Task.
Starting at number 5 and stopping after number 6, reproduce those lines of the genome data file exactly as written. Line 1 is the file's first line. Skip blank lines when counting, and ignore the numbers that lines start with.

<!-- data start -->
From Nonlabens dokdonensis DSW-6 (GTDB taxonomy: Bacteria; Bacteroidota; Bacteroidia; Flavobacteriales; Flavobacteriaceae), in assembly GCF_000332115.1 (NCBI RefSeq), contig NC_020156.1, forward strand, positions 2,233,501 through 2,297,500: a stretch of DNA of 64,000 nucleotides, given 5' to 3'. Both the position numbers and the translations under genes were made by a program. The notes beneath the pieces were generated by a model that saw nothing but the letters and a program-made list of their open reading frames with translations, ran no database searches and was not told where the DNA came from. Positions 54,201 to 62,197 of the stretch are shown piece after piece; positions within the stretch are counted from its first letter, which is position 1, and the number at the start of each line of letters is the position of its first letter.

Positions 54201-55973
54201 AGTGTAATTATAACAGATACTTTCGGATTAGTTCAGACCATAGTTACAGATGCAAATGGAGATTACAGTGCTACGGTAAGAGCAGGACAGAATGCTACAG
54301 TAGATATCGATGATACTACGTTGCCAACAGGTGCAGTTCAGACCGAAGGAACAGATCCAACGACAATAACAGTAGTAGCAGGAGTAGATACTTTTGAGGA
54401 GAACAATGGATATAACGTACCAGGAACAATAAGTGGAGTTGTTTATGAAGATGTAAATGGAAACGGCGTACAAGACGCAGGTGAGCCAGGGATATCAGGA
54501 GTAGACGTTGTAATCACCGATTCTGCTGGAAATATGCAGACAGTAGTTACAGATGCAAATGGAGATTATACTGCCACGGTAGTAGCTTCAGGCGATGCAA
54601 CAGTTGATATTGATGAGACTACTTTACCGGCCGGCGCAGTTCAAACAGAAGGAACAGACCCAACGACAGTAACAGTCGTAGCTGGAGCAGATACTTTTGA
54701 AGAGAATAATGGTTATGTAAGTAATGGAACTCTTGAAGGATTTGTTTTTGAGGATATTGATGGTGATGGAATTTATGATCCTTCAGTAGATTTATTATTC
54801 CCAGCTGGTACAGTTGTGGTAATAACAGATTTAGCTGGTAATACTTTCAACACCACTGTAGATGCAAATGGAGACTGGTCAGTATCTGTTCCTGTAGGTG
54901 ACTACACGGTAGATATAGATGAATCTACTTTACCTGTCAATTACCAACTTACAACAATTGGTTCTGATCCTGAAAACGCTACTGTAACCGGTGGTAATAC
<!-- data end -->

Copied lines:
54401 GAACAATGGATATAACGTACCAGGAACAATAAGTGGAGTTGTTTATGAAGATGTAAATGGAAACGGCGTACAAGACGCAGGTGAGCCAGGGATATCAGGA
54501 GTAGACGTTGTAATCACCGATTCTGCTGGAAATATGCAGACAGTAGTTACAGATGCAAATGGAGATTATACTGCCACGGTAGTAGCTTCAGGCGATGCAA